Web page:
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By M. Ryan Floyd (auth.)

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Extra info for Abandoning American Neutrality: Woodrow Wilson and the Beginning of the Great War, August 1914–December 1915

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Throughout August and early September, there were hints about the future direction of Anglo-American relations and the eventual constrictions placed on diplomatic discourse. Concerns over the purchase of belligerent ships, initial discussions about the Declaration of London, the treatment of US trade on the seas, the warring states’ apathy toward mediation, and developments on the battlefield all pointed to potential complications between the Allies and the United States. By the end of September 1914, Britain and the United States had more sticking points than solutions to the issues in their relationship and without some degree of compromise on both sides, the outlook for Anglo-American diplomacy had become dangerously uncertain.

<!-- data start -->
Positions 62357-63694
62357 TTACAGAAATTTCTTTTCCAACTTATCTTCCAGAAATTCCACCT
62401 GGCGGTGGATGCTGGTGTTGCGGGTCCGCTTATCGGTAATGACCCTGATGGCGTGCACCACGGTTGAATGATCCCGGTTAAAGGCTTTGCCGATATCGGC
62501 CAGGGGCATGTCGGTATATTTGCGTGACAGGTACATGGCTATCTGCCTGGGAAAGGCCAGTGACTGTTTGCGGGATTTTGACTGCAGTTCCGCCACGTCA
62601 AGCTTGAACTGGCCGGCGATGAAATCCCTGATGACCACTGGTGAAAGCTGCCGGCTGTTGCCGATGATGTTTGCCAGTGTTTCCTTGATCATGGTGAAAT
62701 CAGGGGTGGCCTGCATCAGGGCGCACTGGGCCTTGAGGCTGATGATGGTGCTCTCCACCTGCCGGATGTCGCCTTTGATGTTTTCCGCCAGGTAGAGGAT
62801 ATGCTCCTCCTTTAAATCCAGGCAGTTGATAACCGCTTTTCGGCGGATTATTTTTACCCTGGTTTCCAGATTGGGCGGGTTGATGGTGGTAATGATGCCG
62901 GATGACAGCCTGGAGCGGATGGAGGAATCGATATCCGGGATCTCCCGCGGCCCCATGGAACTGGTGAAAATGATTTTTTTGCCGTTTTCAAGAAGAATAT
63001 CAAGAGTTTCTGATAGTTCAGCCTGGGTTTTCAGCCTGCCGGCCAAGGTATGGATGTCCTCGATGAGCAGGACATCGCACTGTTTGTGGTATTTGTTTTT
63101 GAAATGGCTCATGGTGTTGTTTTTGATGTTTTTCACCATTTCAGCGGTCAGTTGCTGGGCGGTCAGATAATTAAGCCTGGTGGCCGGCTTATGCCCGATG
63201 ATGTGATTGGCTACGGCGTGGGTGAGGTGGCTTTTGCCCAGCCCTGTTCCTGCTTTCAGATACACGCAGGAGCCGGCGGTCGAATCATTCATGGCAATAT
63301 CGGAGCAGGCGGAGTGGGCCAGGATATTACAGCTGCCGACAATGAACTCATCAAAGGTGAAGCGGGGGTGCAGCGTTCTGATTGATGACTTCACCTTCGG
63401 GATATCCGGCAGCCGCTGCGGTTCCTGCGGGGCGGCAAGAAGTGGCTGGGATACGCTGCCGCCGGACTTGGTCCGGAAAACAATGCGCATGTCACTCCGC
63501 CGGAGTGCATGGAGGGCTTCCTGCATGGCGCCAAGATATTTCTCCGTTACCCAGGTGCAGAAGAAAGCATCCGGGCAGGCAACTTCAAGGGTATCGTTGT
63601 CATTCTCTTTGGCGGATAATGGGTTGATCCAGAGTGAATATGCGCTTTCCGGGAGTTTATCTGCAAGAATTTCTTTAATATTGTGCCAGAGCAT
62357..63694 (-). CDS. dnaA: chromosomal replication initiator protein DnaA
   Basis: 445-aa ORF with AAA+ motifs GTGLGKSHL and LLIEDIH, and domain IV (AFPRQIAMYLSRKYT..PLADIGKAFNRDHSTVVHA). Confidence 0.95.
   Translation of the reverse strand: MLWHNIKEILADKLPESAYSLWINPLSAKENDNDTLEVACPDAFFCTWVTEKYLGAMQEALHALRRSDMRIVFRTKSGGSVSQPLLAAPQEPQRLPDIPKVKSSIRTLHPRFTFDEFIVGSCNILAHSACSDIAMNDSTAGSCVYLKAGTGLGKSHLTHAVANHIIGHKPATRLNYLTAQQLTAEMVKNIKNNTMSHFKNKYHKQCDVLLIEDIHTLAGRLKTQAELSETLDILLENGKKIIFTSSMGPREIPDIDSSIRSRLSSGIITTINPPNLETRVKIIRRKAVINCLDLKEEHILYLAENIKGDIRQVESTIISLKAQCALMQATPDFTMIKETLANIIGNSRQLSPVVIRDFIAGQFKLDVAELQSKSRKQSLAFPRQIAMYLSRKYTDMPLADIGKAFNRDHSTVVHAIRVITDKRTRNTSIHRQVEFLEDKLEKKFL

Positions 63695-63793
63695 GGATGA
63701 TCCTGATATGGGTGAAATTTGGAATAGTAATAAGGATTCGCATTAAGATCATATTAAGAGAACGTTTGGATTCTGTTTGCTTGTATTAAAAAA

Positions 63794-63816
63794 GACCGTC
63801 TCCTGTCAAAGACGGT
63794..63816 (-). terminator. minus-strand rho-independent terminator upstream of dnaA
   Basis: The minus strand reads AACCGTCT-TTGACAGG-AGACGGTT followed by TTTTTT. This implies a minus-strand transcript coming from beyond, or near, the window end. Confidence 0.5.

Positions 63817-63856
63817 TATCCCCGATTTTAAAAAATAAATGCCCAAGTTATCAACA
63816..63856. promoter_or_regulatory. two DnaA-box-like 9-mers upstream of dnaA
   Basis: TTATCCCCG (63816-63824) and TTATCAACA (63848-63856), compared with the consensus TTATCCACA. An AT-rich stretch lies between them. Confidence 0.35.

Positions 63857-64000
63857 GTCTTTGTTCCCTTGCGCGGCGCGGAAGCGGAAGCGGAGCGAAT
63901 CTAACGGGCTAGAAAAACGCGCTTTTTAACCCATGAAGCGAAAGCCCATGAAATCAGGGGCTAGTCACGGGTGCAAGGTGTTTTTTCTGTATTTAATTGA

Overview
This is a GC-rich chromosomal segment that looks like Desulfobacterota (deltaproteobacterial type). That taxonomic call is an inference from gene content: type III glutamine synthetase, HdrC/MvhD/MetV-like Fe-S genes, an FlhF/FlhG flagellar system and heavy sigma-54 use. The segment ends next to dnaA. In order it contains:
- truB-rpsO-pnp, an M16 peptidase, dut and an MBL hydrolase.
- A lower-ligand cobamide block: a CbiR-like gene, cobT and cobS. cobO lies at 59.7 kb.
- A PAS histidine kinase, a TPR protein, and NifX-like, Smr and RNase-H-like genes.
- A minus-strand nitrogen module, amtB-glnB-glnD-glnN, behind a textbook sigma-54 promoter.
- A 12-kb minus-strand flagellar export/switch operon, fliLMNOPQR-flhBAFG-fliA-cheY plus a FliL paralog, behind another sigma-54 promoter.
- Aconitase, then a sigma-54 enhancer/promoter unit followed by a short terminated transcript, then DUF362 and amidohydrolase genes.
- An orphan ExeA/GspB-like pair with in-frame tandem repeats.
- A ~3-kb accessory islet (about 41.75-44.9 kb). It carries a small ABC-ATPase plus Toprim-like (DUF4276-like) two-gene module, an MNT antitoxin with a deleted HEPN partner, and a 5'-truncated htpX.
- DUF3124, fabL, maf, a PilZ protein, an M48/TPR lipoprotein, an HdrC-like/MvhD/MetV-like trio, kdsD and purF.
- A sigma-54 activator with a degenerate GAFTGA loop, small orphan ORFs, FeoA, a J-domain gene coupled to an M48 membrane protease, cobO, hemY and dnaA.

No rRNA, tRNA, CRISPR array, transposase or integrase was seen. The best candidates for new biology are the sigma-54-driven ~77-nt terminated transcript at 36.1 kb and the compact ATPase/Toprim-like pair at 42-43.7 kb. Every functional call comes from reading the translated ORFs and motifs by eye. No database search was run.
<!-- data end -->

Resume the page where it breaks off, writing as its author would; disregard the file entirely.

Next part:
The colonel, however, asserted Washington needed to push the idea of peace while it still had a chance because Britain “dominates her allies. ”79 London, however, was still not interested in a compromise with Berlin. Yet, it still had to entertain Washington’s requests. Whitehall would only consider talks that required Germany’s acceptance of dictated peace terms, but on September 19, Spring-Rice sent Wilson a paraphrase of a telegram he had received from Grey outlining Britain’s view on negotiations.

That the United States, though neutral, were being ruined . . ” He wanted Britain to allow US companies to transfer their internationally registered vessels and purchase German merchant ships to alleviate the pressure on the country’s commerce. Barclay disagreed with the secretary. He maintained that this would harm London’s war effort because Germany would gain needed income and the ships would continue carrying valuable goods. When reflecting on his discussion with Bryan, Barclay concluded that Britain had no real choice but to allow the United States to purchase vessels.

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